Saturday, February 13, 2016

WHO Interim Case Definition For Zika Virus Disease

Zika Rash - Credit Wikipedia


The World Health Organization has released an interim case definition for identifying suspected, probable, and confirmed Zika Virus Disease infection. 

Since the majority of cases are expected to be asymptomatic or mild - and given the limited availability of laboratory testing - most infections will never be identified, much less confirmed.

We see a similar situation every year in the United States with the West Nile Virus.  Only about 20% ever develop symptoms, and the vast majority of those are mild cases – called West Nile Fever – with probably only 2%-3% of those being identified.

Serious illness - due to neuroinvasive WNV - accounts for less than 1% of all cases.  In 2015, 1,360 neuroinvasive WNV cases were reported in the United States, resulting in 119 deaths.

Which means that there were probably more than 100,000 mild West Nile Fever cases that went unreported last year. It is likely that more than a million Americans have been infected with the West Nile Virus over the past 16 years, and never even knew it. 

Although we are still learning about the Zika virus, the same pattern appears to be true in Central and South America, with only a very small percent of cases experiencing serious illness or complications.

Zika virus disease

Interim case definition
12 February 2015

These interim case definitions have been developed for the purpose of providing global standardization for classification and reporting of Zika virus cases. WHO guidance for the surveillance of Zika virus disease is currently being developed.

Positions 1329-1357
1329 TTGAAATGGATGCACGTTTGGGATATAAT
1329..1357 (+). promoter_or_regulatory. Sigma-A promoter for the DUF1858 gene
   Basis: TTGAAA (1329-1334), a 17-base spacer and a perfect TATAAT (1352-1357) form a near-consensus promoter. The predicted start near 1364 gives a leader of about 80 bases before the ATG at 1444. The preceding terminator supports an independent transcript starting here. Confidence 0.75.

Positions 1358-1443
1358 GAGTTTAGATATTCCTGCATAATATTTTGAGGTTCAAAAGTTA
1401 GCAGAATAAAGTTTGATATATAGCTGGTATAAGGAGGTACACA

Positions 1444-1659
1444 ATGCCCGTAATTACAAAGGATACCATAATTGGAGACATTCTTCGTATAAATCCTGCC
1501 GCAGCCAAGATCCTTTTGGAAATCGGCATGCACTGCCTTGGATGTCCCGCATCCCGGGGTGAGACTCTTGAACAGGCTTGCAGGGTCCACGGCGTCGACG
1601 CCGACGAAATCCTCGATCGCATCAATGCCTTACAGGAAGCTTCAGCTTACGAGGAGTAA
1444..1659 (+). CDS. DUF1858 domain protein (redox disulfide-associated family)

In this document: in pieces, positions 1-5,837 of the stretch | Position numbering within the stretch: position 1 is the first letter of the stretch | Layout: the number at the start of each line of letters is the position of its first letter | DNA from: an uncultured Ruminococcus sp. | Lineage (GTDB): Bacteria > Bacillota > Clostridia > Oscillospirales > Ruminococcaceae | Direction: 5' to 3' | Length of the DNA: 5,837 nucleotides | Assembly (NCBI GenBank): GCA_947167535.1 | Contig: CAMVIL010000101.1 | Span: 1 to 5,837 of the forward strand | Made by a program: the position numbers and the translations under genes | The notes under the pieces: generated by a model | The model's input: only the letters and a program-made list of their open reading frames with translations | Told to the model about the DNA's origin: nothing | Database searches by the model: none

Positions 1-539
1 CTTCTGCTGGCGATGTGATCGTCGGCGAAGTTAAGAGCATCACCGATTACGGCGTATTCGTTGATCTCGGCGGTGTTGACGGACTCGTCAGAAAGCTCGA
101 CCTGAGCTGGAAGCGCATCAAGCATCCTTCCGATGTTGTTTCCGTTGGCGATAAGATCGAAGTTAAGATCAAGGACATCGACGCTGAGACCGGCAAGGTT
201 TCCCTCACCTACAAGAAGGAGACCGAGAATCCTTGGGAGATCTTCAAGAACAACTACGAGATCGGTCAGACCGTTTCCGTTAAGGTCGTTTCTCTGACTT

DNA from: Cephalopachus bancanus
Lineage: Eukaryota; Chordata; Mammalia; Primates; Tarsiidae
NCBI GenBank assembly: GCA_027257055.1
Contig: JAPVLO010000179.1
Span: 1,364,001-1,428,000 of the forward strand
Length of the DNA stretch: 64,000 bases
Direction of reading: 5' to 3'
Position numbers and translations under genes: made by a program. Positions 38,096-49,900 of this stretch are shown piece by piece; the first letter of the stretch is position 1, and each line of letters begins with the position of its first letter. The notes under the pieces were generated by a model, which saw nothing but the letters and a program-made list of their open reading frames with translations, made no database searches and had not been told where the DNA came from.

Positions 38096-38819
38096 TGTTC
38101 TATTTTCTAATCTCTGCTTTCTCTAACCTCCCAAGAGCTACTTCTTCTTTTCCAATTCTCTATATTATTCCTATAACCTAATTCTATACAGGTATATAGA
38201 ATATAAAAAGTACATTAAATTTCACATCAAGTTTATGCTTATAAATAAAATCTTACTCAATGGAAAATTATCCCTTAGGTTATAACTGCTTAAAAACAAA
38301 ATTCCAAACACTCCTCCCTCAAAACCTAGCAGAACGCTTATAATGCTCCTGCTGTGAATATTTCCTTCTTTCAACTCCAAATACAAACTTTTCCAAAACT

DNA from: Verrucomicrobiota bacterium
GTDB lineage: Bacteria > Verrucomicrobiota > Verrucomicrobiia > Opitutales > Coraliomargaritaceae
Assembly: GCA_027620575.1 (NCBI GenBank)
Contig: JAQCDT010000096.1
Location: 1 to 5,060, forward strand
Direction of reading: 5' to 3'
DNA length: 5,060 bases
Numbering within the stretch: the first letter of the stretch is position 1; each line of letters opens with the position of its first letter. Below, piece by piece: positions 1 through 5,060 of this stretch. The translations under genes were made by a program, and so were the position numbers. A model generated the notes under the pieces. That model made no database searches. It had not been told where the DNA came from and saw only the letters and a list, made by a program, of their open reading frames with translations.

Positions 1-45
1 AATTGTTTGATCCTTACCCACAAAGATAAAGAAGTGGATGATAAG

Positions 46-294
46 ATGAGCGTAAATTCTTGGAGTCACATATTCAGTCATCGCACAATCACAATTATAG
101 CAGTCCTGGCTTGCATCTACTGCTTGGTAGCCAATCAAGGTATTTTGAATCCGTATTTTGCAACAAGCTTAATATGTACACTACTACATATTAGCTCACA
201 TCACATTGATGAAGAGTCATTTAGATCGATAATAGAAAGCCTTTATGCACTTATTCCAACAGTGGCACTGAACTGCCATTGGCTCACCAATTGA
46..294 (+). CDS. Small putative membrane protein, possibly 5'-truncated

WHO will periodically review these interim case definitions and update them as new information becomes available.

Suspected case

A person presenting with rash and/or fever and at least one of the following signs or symptoms:
  • arthralgia; or
  • arthritis; or
  • conjunctivitis (non-purulent/hyperaemic).

Probable case

A suspected case with presence of IgM antibody against Zika virus1 and an epidemiological link2

Confirmed case

A person with laboratory confirmation of recent Zika virus infection:
  • presence of Zika virus RNA or antigen in serum or other samples (e.g. saliva, tissues, urine, whole blood); or
  • IgM antibody against Zika virus positive and PRNT90 for Zika virus with titre ≥20 and Zika virus PRNT90 titre ratio ≥ 4 compared to other flaviviruses; and exclusion of other flaviviruses


1 With no evidence of infection with other flaviviruses
2 Contact with a confirmed case, or a history of residing in or travelling to an area with local transmission of Zika virus within two weeks prior to onset of symptoms.

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